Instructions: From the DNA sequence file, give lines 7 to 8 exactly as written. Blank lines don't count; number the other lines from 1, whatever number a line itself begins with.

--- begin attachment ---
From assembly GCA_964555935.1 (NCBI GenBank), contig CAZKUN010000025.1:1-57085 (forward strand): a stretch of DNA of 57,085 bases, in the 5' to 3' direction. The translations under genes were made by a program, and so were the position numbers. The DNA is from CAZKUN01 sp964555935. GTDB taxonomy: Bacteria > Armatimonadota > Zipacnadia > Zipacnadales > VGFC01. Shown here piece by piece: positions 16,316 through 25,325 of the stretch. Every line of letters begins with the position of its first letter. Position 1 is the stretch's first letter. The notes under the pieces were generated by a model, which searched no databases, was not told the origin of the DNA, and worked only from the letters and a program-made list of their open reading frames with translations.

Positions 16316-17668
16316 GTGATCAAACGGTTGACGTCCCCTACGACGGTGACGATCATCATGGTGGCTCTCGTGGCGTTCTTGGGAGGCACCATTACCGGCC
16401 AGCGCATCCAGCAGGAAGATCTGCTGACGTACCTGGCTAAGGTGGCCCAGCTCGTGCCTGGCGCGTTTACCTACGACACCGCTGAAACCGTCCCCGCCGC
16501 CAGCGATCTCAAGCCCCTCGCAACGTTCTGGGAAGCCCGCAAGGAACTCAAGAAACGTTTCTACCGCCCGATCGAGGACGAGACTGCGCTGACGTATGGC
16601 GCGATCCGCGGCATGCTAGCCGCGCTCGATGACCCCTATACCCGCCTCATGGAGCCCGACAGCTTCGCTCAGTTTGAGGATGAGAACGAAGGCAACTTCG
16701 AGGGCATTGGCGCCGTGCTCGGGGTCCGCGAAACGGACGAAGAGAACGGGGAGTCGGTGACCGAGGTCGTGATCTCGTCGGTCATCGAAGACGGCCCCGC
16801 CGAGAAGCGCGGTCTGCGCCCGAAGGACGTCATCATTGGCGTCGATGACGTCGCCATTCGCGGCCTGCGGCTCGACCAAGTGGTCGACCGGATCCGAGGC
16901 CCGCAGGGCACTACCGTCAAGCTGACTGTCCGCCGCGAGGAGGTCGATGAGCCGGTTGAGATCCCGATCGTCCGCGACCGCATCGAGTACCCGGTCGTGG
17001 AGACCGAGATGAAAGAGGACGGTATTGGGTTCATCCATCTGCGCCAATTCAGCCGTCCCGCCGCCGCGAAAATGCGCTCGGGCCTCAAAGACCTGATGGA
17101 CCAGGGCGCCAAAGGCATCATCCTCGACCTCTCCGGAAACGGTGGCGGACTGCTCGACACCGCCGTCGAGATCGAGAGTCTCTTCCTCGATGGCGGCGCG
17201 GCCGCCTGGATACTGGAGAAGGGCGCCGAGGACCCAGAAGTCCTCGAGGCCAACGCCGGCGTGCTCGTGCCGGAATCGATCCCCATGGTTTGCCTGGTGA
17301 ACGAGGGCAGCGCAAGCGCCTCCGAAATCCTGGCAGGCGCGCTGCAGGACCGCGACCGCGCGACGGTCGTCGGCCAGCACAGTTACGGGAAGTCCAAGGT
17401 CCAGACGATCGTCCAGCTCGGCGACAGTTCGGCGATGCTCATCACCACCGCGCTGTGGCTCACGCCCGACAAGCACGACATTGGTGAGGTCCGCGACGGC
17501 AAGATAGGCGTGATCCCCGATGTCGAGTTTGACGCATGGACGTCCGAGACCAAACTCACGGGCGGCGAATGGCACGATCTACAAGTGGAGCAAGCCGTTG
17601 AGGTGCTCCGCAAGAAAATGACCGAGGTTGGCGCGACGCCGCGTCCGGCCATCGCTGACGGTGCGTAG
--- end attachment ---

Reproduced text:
16701 AGGGCATTGGCGCCGTGCTCGGGGTCCGCGAAACGGACGAAGAGAACGGGGAGTCGGTGACCGAGGTCGTGATCTCGTCGGTCATCGAAGACGGCCCCGC
16801 CGAGAAGCGCGGTCTGCGCCCGAAGGACGTCATCATTGGCGTCGATGACGTCGCCATTCGCGGCCTGCGGCTCGACCAAGTGGTCGACCGGATCCGAGGC